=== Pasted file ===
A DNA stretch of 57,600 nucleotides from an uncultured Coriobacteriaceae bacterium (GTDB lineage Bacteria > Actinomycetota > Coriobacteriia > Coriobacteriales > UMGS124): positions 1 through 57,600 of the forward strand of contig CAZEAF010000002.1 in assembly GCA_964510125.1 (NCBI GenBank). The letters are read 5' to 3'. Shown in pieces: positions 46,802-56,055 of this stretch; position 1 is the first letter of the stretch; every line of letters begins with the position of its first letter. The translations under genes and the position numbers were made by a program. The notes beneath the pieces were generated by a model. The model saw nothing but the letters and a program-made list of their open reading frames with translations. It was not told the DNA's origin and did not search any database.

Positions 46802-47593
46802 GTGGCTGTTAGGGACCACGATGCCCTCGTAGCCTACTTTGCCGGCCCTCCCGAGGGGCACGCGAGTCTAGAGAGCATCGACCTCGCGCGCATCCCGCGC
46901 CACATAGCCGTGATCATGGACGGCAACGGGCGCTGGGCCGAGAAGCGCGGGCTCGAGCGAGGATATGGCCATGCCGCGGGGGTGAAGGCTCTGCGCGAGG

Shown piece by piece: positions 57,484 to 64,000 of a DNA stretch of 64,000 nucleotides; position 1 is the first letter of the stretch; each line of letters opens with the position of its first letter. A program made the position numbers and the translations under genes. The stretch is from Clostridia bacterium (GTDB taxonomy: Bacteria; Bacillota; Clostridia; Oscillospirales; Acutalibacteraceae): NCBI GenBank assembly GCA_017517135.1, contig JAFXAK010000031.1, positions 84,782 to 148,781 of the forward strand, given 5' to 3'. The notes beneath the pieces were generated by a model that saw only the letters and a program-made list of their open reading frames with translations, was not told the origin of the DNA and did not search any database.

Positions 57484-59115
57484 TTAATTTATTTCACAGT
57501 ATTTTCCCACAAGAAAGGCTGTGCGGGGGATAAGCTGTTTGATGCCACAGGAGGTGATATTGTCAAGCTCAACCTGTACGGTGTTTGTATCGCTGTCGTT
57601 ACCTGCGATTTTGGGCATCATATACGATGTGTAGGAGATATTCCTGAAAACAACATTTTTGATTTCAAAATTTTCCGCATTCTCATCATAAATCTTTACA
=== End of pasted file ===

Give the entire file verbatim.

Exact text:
A DNA stretch of 57,600 nucleotides from an uncultured Coriobacteriaceae bacterium (GTDB lineage Bacteria > Actinomycetota > Coriobacteriia > Coriobacteriales > UMGS124): positions 1 through 57,600 of the forward strand of contig CAZEAF010000002.1 in assembly GCA_964510125.1 (NCBI GenBank). The letters are read 5' to 3'. Shown in pieces: positions 46,802-56,055 of this stretch; position 1 is the first letter of the stretch; every line of letters begins with the position of its first letter. The translations under genes and the position numbers were made by a program. The notes beneath the pieces were generated by a model. The model saw nothing but the letters and a program-made list of their open reading frames with translations. It was not told the DNA's origin and did not search any database.

Positions 46802-47593
46802 GTGGCTGTTAGGGACCACGATGCCCTCGTAGCCTACTTTGCCGGCCCTCCCGAGGGGCACGCGAGTCTAGAGAGCATCGACCTCGCGCGCATCCCGCGC
46901 CACATAGCCGTGATCATGGACGGCAACGGGCGCTGGGCCGAGAAGCGCGGGCTCGAGCGAGGATATGGCCATGCCGCGGGGGTGAAGGCTCTGCGCGAGG

Shown piece by piece: positions 57,484 to 64,000 of a DNA stretch of 64,000 nucleotides; position 1 is the first letter of the stretch; each line of letters opens with the position of its first letter. A program made the position numbers and the translations under genes. The stretch is from Clostridia bacterium (GTDB taxonomy: Bacteria; Bacillota; Clostridia; Oscillospirales; Acutalibacteraceae): NCBI GenBank assembly GCA_017517135.1, contig JAFXAK010000031.1, positions 84,782 to 148,781 of the forward strand, given 5' to 3'. The notes beneath the pieces were generated by a model that saw only the letters and a program-made list of their open reading frames with translations, was not told the origin of the DNA and did not search any database.

Positions 57484-59115
57484 TTAATTTATTTCACAGT
57501 ATTTTCCCACAAGAAAGGCTGTGCGGGGGATAAGCTGTTTGATGCCACAGGAGGTGATATTGTCAAGCTCAACCTGTACGGTGTTTGTATCGCTGTCGTT
57601 ACCTGCGATTTTGGGCATCATATACGATGTGTAGGAGATATTCCTGAAAACAACATTTTTGATTTCAAAATTTTCCGCATTCTCATCATAAATCTTTACA